In this application for a mentored career award, the applicant seeks to expand the scope of his research efforts at Duke University Medical Center by applying novel approaches to investigation of hepatitis C virus (HCV) biology. It is anticipated that the proposed phase of mentored research will firmly establish the applicant's scientific independence and allow him to successfully compete for R01 research grant support in the future. The overall research objective of this career application is to identify and characterize molecular determinants of HCV replication that ultimately contribute to liver pathogenesis. HCV is a signficant [sic] human pathogen that chronically infects liver hepatocytes, often resulting in life-threatening complications.
Three specific aims comprise the research proposal. I) The RNA genome of HCV has evolved unique functional elements to achieve replication within infected cells. Of particular interest, an internal ribosome entry site (IRES) located within the viral 5'untranslated region (UTR) recruits cellular ribosomes to mediate synthesis of viral proteins required for replication. We have discovered that the HCV IRES is dynamically regulated under conditions of cellular stress. Experiments proposed in specific aim I are designed to mechanistically decipher the role of cell stress in HCV protein synthesis and replication. II) RNA-protein interactions between the HCV genome and specific cellular factors are believed to facilitate virus replication, with direct implications for pathogenesis. We have identified multiple proteins that interact with the 3'UTR of HCV. Probing the functionality of these interactions in the context of HCV-infected cells is the subject of the second specific aim. Ill) The re-programming of cellular mRNA translation is a common theme in RNA virus infection, but knowledge of this phenomenon with regard to HCV is lacking.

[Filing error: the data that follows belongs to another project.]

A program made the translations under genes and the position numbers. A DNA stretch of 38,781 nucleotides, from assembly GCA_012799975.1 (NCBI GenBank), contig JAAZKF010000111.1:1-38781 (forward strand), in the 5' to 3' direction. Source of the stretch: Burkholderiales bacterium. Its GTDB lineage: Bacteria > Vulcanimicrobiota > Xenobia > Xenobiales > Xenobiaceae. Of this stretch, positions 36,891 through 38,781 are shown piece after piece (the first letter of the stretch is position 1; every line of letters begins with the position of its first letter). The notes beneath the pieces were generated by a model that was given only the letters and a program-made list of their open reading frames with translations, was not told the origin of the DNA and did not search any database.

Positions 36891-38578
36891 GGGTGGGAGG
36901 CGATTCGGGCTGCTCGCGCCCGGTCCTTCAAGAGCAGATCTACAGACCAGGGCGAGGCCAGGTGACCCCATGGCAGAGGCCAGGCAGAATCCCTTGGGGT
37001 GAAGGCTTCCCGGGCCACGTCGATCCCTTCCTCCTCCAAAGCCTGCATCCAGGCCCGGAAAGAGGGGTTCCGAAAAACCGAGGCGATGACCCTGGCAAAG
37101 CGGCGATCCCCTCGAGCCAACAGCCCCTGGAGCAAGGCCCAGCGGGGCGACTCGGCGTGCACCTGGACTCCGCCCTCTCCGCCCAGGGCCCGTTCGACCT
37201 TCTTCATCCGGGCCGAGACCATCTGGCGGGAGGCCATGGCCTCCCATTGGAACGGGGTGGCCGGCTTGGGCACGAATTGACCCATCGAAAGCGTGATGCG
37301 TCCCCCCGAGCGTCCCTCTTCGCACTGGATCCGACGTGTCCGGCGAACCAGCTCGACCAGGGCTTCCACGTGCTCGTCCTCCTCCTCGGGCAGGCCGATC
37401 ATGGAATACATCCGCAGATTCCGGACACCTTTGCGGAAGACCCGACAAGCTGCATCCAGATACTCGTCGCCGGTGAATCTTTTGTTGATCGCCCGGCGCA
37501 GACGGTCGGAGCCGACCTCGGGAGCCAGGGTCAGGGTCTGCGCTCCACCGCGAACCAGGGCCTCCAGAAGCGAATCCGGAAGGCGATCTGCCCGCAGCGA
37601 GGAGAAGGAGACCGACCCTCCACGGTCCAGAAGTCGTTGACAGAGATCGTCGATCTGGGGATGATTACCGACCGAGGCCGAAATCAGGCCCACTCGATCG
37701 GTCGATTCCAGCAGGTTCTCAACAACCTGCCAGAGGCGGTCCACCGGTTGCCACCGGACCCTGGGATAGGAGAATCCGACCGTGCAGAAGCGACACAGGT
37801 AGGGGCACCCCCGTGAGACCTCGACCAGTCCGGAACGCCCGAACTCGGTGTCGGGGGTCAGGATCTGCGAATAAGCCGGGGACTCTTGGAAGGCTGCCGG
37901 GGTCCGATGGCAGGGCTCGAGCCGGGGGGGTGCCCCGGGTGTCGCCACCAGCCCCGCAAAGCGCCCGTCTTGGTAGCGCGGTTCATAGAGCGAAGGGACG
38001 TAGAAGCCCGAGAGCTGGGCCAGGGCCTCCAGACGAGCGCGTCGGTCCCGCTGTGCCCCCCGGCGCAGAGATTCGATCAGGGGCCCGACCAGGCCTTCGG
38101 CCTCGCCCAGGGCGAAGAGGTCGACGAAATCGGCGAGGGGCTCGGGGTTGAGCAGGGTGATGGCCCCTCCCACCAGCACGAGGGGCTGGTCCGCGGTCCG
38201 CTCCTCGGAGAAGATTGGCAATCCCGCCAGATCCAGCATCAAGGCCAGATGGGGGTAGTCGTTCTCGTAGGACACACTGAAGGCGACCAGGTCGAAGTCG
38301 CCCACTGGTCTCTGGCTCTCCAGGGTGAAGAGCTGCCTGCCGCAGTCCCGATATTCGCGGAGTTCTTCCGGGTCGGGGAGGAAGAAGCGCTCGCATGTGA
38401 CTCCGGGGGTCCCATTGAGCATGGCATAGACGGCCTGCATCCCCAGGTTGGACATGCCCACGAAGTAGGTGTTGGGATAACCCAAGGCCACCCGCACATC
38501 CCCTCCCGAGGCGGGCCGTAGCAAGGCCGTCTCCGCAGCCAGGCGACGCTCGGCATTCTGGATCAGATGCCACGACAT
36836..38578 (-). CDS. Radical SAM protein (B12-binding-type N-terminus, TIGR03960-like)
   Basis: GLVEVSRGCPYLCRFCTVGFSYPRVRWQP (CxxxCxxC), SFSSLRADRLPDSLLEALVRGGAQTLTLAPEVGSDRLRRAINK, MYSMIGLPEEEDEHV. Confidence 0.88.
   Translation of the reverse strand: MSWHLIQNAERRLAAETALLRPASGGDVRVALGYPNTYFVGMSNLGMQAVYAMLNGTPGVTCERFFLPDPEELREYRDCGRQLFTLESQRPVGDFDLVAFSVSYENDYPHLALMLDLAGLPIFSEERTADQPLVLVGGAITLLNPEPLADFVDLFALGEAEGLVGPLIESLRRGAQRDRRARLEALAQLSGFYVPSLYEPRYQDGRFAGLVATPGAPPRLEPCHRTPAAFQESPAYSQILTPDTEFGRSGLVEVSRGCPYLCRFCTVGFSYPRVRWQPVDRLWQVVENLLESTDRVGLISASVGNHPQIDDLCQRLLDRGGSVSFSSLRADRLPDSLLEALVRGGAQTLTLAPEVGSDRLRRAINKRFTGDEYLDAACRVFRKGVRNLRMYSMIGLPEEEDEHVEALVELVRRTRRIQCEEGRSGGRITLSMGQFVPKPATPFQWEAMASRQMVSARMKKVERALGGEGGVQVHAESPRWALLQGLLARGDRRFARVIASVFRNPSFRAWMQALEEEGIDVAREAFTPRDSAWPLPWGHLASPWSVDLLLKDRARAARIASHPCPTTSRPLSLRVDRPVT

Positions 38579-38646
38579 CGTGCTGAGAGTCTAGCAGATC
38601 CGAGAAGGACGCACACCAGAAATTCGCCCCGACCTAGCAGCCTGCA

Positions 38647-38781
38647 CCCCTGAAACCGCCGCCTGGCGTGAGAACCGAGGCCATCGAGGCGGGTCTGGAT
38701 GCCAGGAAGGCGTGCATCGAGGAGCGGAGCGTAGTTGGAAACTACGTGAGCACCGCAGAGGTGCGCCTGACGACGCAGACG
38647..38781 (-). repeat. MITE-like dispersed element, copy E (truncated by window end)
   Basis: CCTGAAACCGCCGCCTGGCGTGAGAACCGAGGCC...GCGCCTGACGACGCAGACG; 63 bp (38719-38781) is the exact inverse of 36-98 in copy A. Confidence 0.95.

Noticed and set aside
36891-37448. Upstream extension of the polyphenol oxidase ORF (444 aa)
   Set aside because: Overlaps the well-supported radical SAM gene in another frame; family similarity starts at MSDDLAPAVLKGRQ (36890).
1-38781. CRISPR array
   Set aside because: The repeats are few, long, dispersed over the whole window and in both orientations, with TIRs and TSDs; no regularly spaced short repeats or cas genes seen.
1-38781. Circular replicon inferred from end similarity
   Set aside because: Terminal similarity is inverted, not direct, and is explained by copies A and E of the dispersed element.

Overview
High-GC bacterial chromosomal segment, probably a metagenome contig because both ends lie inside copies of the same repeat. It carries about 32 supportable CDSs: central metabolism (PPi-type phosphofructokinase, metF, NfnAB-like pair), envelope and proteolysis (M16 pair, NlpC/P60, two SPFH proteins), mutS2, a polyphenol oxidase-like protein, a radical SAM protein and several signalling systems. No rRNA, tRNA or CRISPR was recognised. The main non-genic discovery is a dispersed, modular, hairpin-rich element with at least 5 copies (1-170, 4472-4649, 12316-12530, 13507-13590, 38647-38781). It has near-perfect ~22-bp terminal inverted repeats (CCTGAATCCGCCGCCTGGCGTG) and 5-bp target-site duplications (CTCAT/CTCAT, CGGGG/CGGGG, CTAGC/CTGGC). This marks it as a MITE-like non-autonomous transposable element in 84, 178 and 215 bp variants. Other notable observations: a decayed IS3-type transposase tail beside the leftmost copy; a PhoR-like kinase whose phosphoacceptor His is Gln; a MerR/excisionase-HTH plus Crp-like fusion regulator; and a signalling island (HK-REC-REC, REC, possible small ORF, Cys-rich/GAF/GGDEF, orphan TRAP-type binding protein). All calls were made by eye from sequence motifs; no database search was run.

In specific aim III, we propose to employ a global approach to define mRNAs that are translationally regulated in response to HCV infection. These experiments will identify novel host pathways that are manipulated by HCV to benefit viral replication and persistence. Together, the experiments proposed by the applicant are expected to uncover novel molecular aspects of HCV infection that may be targeted therapeutically.
The hepatitis C virus (HCV) is a prominent human pathogen that chronically replicates within the liver of infected persons, often resulting in severe complications and death. The overall goal of the research proposed in this career award application is to understand, at the molecular level, how HCV manipulates host cells in order to ensure its own propagation.
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